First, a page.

The Hawks have done that, everyone. They’ve been doing that for decades. Atlanta has never made it to the Eastern Conference Finals. Their basketball is as mediocre as it gets. They are THE poster-child of a historically ordinary and average NBA team.
I don’t want that anymore. I don’t want a lackluster history that only adds to the general despising of this city as a sports town. I don’t want the Dominique Wilkins years to be this franchise’s peak. Why do we have to live vicariously through Nique to experience any excitement? It’s not because the fans are terrible, it’s because the product has been unappealing. It’s been a mix of solid, but boring basketball with horrific basketball. That’s the Hawks for you.
Maybe my opinion just mirrors that of the typical Atlanta sports fan—one who would rather be amazed by athletes than win games. As Rembert Browne has stated before, the holy triumvirate of Atlanta sports is Hank Aaron, Michael Vick (I’d like to add Deion Sanders to this group), and Dominique Wilkins. Did any of those guys ever win a championship? No. But did those guys give the city something to cheer for, something to identify with? Yes. Atlanta is a flashy sports town. Fans want the flash first and the wins second. If the two can come together, then everything else is gravy.
The reason the Hawks should cater to the city’s desire for the spectacular is because basketball is the most personal of all the professional sports. Personalities are so important to NBA pundits and fans, so dissected and reviewed—a real presence in the city, a real spokesperson would truly have Atlanta buzzing like it was when #7 was suiting up on Sundays.
The Hawks don’t have that guy, though. They don’t have that personality. They have exciting players, kind of, but they don’t have THAT guy. The question is, how do you get that guy, because he isn’t going to fall directly into your lap (unless of course, Dwight Howard, you feel the need to return to your prior dominance and sign in Atlanta this off-season).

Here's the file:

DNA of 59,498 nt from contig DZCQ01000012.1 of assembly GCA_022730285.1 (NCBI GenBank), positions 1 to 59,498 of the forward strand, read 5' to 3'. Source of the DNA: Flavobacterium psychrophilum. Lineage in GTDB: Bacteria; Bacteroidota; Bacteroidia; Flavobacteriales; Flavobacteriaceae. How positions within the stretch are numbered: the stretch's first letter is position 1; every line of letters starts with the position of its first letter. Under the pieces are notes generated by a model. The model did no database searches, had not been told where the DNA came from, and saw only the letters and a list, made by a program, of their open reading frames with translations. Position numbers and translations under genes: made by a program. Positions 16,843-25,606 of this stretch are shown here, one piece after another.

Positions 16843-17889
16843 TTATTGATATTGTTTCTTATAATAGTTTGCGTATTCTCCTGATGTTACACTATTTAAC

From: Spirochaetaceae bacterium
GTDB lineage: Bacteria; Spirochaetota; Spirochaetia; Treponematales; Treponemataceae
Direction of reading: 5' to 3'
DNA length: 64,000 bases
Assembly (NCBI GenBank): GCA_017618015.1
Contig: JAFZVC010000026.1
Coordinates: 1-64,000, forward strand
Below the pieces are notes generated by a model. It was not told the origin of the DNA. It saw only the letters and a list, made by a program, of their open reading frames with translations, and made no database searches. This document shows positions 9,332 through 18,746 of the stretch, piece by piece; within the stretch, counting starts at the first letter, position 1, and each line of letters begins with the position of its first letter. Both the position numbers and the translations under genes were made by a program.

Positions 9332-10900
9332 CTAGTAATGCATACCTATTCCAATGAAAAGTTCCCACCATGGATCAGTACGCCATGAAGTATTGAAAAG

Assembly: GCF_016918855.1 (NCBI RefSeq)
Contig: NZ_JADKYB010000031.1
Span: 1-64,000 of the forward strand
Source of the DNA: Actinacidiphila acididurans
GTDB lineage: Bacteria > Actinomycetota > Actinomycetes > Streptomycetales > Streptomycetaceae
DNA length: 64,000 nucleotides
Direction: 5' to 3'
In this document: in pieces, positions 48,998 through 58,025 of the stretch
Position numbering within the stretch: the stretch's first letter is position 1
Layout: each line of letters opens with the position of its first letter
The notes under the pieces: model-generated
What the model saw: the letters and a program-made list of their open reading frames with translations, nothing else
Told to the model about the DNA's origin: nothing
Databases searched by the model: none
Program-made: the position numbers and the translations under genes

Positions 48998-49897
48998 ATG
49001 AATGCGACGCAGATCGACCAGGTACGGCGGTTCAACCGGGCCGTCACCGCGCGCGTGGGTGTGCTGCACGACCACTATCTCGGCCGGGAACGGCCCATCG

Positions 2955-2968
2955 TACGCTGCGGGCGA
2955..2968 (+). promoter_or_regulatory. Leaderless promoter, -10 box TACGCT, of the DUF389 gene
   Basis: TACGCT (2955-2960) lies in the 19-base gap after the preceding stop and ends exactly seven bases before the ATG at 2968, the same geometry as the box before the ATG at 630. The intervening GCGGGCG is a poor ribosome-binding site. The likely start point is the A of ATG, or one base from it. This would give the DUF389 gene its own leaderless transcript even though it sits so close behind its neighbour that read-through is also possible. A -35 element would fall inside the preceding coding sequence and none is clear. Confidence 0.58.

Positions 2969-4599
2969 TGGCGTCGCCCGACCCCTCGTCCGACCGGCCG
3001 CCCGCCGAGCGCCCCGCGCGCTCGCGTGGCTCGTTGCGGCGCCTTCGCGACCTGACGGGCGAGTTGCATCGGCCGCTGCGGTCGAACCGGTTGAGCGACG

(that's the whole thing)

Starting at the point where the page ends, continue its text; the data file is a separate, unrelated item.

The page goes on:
For a city like Atlanta, the draft is the answer. You need to get lucky and you need to be smart. It takes a perfect storm to find that perfect building block, and the Hawks haven’t had one of those in, well, forever (Petit doesn’t count because that was the St. Louis Hawks). But to get a guy like that in the draft, to get a guy who can transcend the boundaries of everyday stardom, that takes a high draft pick—that takes losing everything the Hawks have now, all of these assets, for a puncher’s chance to achieve something marvelous.
It isn’t worth it. I’ll be the first to say that. Breaking up this core completely sends Atlanta straight to the lottery, sure, but it would take years to dig out of that hole. Those years would be further used to humiliate the Hawks and the city of Atlanta. It’s as simple as that. It isn’t worth it, but does that simultaneously mean it’s not necessary? Of course not.
I don’t know if Josh Smith should be traded. He confuses me more than any other player I have ever watched. But if Smith is indeed traded, what do the Hawks really have to work with or work for? Teague, Horford, and likely a re-signed Korver would be the primary holdovers. Can you piece together a solid team from that core and maybe sign another borderline all star to go with them? Sure! But where does that put them? Where does that send the Hawks? Right back to where they’ve been since their relocation to Atlanta. Smack in the middle of the conference—NBA limbo.
So if Josh Smith is not traded, fine, good, great, grand, all the better! Make a run for Dwight in free agency, and if you miss out on him, well there’s still cap space and there’s still moveable pieces. If Josh is gone though, whether that be through free agency or via trade, the Hawks will be primed to just assert their mediocrity with a new set of players. That’s not what we should want. The question is: Is it worth being terrible for a few years if through that terribleness something bigger, better, and brighter is achievable, but still unlikely?
I don’t know the answer to that question.
But I also know that I have absolutely no clue as to what the future will hold for this team. It all seems, from our perspective, relatively arbitrary. You can’t trust the Hawks to do anything here, but isn’t that how it’s always been?
You can never trust the Hawks.